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AAPG Pacific Section and Rocky Mountain Section Joint Meeting

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A River Runs Through It

Abstract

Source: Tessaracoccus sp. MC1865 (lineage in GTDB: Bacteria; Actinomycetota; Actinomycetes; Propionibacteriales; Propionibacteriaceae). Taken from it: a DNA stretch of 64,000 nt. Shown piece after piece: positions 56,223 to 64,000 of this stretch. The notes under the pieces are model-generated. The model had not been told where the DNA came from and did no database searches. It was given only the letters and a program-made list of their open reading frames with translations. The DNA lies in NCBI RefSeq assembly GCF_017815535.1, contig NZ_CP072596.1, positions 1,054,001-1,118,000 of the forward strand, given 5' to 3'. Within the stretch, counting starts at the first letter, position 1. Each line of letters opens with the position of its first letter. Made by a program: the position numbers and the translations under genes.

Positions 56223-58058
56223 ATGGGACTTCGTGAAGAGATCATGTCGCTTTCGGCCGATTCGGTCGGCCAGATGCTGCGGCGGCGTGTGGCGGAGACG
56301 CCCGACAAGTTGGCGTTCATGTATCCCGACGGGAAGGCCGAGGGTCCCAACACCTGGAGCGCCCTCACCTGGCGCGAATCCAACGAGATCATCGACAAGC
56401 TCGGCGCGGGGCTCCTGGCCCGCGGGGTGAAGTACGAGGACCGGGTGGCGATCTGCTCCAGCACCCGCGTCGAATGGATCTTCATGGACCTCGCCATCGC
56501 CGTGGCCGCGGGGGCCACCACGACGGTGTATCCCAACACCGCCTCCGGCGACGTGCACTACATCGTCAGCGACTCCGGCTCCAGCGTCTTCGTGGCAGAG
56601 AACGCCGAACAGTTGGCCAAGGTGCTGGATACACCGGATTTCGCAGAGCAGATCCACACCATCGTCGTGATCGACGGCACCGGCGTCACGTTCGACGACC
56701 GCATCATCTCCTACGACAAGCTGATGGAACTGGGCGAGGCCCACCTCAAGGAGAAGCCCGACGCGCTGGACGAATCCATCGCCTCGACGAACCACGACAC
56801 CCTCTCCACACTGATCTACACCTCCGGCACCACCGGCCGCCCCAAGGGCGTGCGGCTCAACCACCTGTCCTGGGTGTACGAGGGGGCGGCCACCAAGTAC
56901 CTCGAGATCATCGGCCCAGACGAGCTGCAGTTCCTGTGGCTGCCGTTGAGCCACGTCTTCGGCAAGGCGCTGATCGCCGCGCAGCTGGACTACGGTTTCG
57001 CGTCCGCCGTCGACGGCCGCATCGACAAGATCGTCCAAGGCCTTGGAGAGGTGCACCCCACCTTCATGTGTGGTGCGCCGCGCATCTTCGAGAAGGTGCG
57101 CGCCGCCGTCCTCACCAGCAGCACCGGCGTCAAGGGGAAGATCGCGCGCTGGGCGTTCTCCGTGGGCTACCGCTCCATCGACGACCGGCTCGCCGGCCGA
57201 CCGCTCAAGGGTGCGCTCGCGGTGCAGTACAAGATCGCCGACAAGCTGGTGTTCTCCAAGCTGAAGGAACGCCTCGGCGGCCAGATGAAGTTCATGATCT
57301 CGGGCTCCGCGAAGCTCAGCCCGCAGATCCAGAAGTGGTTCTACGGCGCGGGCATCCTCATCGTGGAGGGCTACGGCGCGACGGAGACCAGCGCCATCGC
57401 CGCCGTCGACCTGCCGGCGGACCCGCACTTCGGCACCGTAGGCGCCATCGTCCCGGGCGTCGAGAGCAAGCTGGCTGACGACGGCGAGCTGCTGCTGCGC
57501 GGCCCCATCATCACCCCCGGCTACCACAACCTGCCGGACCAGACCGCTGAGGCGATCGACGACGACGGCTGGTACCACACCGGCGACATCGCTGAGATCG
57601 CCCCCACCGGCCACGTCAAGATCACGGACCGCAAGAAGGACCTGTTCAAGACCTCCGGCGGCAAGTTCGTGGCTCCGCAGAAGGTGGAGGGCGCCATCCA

Few places on earth exist where a river has exposed a major thrust belt better than the Colorado River exposing the heart of the western North American Cordillera. The present Colorado River is only a trickle today compared to the roaring river cutting through the Cordillera at the beginning of the present algorefraud or global warming cycle about 10,000 years ago. Had it not been for erosion of the Colorado River, only deep oil wells could have revealed that Early Paleozoic rocks exposed in the ranges lie above Jurassic sandstones. Also, deep oil wells beyond the Colorado River basin confirm thrust duplexing in the ranges, and aeromagnetic and gravity data help unravel the timing between basin formation, lava flows, and thrust duplexing. Classic outcrops of repeated Paleozoic carbonates that are thrust over folded Jurassic sandstones surround Las Vegas. A sharp thrust contact separates the highly contrasting drab gray Paleozoic carbonate rocks from the underlying medium red orange Jurassic sandstones. This thrust relationship can be traced over 70 miles from the Spring Mountains west of Las Vegas to the Gold Butte area 50 miles east of Las Vegas. Folding and repeated Paleozoic rocks form thrust duplexes in the hanging wall thrust sheets and folded and overturned footwall Jurassic rocks suggest deeper thrust detachments and thrust duplexes in the footwall thrust sheet. The thick, up to 4000 feet, porous and permeable footwall Jurassic sandstones are the likely conduit for hydrocarbons migrating out of the Mississippian foreland basin in eastern Nevada to the tar sands structures on the Colorado Plateau in eastern Utah. Before they were breached by the Colorado River the tar sands structures likely contained super-giant volumes of hydrocarbons but now only contain about 13 billion barrels of oil in residual tar. The 700 million barrel Covenant field in central Utah where there are no Mississippian source rocks confirm migration from the Antler foreland basin.